But this is just one of the countless parables that Jesus shares isn’t it? And each one has a different purpose…a different message…a different truth that is revealed as we hear it…but there are as many ways to interpret any single parable as there are different people who hear it…and we’ve been hearing these same stories from Jesus for centuries haven’t we?

And as I think about all of this stuff…and I know I’ve said a lot different things already today…I wonder just why it often seems to be that parables, and not just that…but this whole kingdom of heaven thing is so difficult for us to put our fingers on. Why can’t we get there? Why does it stay so mysterious…hazy at best? (pause)

And the only thing that I can come up with, is that when we consider the kingdom of heaven and what it is…its simply too big for us…much like God, we can only scratch the surface and no matter how big or great or wonderful or deep or any other descriptor that we might try to use, its insufficient.

But you know what, that’s okay…because if Jesus’ many parables tell us anything, its that the kingdom is there, sometimes visible, sometimes in the background…whether we can put our fingers on it or not. And maybe we need to be okay with mystery. When I was trying to explain the Holy Trinity to the kids, I went into my default…that there are some mysteries that we just can’t nail down…but when we are talking about God, that’s probably not a bad thing.

But at the same time, the amazing thing about this God that we serve…this God who has claimed us as his own…this God who chose to take on flesh and live as one of us…this God who’s spirit is constantly at work…the amazing thing is the way that God can take a simple story and reveal amazing things to you…just by your hearing it.

I can’t tell you what you should hear…what truth you should recognize when you hear a parable. It would be really arrogant for me to ever think that I’ve got it all figured out…because the Spirit might reveal something to me, but something completely different to you…and yet, both revelations…both glimpses into the truth of the kingdom are valid…that’s the amazing power of God’s spirit at work through story and experience and this amazing world that God has given us in the first place.

And so today, allow me to share a few parables…and allow the Spirit to reveal what it will as you hear them. (pause)
The kingdom of heaven is like a man who walks along a path…as he was walks he takes big deep breaths…and he encounters many different smells…first he walks by fragrant rose bushes and their pleasant aroma…but then he walks by a hog lot and the foul stench of the sewage pit…yet every breath that reveals an odor also gives him the air he needs to live. (pause)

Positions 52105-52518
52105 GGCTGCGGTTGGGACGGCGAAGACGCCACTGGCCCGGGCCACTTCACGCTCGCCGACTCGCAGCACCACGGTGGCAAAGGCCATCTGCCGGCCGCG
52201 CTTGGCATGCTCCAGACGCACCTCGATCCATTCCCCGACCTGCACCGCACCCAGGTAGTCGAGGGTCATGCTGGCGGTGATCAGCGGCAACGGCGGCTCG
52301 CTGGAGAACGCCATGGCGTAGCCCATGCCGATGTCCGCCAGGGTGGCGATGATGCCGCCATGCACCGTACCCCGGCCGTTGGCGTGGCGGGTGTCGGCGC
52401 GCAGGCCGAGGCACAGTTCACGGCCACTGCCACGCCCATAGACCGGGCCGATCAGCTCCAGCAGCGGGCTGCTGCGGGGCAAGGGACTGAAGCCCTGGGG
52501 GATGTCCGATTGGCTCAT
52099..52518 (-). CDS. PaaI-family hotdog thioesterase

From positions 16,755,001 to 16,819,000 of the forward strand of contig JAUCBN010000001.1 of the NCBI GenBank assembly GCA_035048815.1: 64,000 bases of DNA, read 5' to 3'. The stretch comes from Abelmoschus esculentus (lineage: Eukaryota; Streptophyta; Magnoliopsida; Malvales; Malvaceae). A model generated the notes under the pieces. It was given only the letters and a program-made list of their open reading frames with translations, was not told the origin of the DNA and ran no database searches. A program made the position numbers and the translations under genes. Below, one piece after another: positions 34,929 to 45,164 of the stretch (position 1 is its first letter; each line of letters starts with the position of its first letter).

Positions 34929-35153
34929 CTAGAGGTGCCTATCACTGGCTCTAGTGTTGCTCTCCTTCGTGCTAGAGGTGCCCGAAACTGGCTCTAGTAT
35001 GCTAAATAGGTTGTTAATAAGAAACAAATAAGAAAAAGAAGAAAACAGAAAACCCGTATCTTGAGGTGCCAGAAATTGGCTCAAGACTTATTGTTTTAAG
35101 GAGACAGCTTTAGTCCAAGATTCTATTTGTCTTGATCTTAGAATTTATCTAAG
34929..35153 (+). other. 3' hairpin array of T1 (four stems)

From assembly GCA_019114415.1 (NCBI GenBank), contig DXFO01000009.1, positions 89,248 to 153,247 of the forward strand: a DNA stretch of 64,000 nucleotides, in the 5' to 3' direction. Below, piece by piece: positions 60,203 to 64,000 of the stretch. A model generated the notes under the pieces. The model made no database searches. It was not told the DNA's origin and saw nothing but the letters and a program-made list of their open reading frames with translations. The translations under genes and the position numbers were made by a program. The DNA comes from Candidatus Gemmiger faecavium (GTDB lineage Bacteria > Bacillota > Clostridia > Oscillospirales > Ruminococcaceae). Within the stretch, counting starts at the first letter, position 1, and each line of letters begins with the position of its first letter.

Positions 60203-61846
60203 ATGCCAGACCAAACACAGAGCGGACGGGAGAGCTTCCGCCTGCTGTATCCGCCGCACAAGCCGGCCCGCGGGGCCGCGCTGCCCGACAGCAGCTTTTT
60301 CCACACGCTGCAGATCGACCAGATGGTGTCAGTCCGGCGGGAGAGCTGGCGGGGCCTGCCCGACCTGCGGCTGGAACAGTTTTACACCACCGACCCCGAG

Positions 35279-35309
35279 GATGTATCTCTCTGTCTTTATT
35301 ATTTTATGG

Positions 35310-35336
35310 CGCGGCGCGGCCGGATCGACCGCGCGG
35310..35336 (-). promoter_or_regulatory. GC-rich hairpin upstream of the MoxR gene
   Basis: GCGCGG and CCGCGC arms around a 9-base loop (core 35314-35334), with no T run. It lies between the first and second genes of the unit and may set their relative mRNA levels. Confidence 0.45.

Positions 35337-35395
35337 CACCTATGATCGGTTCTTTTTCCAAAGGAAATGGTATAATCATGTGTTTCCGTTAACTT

The kingdom of heaven is like two little boys fighting over a basketball, who throw angry words at each other in one instant, and then give each other high fives in the next. (pause)

The kingdom of heaven is like the office supply salesman who calls, or emails, or stops by like clockwork, and yet always shows up when you’re not looking for him. (pause)

The kingdom of heaven is like having a meal with good friends…and you find that the joy of sitting at the table lasts way longer than the food. (pause)

Parables are funny…and they’re quirky, and sometimes confusing…but at the same time, there is great truth there. And so today, perhaps we just need to take a moment and realize that the truth that Jesus hopes to reveal to us is that the kingdom of heaven is here and in little ways here and in big way there, it will be revealed…and just like the lesson I learned during VBS this week…the kingdom of heaven is like the joyful loud voices of children. It will not be ignored. Amen.

God’s a Lousy Farmer 7-13-14

Today’s sermon was based on Matthew 13:1-9,18-23. This is the parable of the sower.

You can listen to the sermon here:
https://soundcloud.com/revdalen/gods-a-lousy-farmer-7-13-14

You can also follow along with the text of the sermon here.

Grace and peace to you from God our Father and our Lord and Savior Jesus Christ. Amen

Well, its been awhile since we’ve dabbled in the parable department here in worship…but today, the common teaching style of Jesus comes roaring back into the picture doesn’t it?

You may recall from a period last fall when the lectionary and Luke’s gospel served us up week after week a healthy portion of the parable pie…and after a few weeks of it in a row, admittedly I was getting a little tired of it…tired of the repeated need to attempt an interpretation.

But then advent rolled around and we switched gears…not to mention gospels…and thankfully we’ve taken a nice little sabbatical from the parable train…until…this week. That parable of the sower. (pause)

Now admittedly, when I started my preparation last Sunday, taking my first look at the gospel lesson for today…the first thing I saw was “Parable” and I remember thinking “Oh no…here we go again.” But then, I begrudgingly started to read the parable in question…and immediately my mood changed…the parable of the sower. PLANTING…SOIL…FARMING (pause) Considering my background…I might just have a little bit of insight into that.